It’s August, so it’s county fair season in the American Great Plains. My three-year-old grandson had never been to the fair, so on what must have been the hottest evening of the year, we shepherded our novice fair-goer through the animal barns at the Johnson County Fair in Gardner, Kansas.
First, the chickens. The chickens always were unusual to look at, but somehow they appeared even stranger than usual this year. It’s like there was a rule that said, “Don’t bother entering unless you bring the most un-chickenlike chicken you can find.” These chickens panted like dogs. It was just…weird.
The goats were their usual noisy, nosy selves, while the sheep silently stared with the same vacant expression you’ve seen on every sheep that ever existed. The horses just turned their back to us, as if they didn’t have time for us puny humans.
Oh, and the smell. Did I mention the smell? What’s the one thing that the heat makes worse? Yep, you guessed it.
And then we found the pigs, pictured above, lounging in their pigpen.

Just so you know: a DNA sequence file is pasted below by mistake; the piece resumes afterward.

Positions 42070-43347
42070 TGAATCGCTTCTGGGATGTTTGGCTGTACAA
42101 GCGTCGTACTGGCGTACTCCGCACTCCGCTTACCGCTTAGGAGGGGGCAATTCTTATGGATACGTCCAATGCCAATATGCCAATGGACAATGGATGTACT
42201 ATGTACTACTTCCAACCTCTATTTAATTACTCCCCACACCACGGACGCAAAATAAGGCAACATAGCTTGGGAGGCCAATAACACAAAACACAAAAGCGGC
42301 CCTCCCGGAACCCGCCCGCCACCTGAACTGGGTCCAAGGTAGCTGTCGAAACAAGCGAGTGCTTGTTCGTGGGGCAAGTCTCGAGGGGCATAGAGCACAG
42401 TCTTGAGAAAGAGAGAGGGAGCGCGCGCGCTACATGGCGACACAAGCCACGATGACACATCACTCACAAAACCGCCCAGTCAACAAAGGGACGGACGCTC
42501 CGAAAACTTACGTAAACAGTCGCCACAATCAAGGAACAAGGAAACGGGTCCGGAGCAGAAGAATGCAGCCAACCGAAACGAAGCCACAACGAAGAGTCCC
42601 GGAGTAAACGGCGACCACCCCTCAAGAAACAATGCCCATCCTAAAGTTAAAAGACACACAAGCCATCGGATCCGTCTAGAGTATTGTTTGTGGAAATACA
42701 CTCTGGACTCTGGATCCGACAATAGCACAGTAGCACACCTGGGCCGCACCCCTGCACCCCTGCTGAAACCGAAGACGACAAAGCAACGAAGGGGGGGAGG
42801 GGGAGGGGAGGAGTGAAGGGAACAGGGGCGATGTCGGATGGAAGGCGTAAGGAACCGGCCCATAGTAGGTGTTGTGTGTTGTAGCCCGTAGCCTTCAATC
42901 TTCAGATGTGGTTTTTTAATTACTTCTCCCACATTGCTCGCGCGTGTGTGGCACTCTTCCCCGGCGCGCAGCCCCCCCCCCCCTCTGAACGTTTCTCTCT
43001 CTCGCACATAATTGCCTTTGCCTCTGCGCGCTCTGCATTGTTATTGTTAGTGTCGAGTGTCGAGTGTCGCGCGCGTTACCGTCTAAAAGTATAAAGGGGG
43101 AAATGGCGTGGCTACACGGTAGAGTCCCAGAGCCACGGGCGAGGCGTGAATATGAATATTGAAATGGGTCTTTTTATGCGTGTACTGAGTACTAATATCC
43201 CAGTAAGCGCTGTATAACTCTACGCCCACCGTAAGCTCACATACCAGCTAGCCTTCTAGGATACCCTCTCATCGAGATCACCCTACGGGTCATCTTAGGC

My grandson seemed the most curious about the pigs. He’s a sports guy, so he had a hard time believing that the skin of a pig is what they make footballs out of (it’s a “pigskin,” right?). And it blew his little mind that these fat, smelly, hairless blobs were where bacon came from. I have to admit that I’ve wondered the very same thing.
Every time I get around pigs, I think back to the Scriptures and the story of the prodigal son. After disowning his father and squandering all of his inheritance, this wayward man-child found himself in just this place, hanging out with actual pigs. But you want to know the worst part? He was jealous of what the pigs were eating! He probably wasn’t sleeping in the pigsty, but in his heart he was practically the pigs’ roommate.
Let’s hope you and I don’t have to fall that far to realize it’s time to come home. But no matter how wrong our circumstances become, even if it’s our own fault (and it usually is), isn’t it incredibly comforting to know that our Heavenly Father welcomes us home with joy? That’s exactly the picture Jesus painted with this beloved parable. Even after the prodigal son left him for dead, it is the father who celebrates the son’s return as if the son had returned from the dead.
So when you get a chance, read the whole story in Luke 15:11-32. Believe me, you don’t want to keep on living with those smelly pigs. And I’m so glad that my Heavenly Father wants me to come home.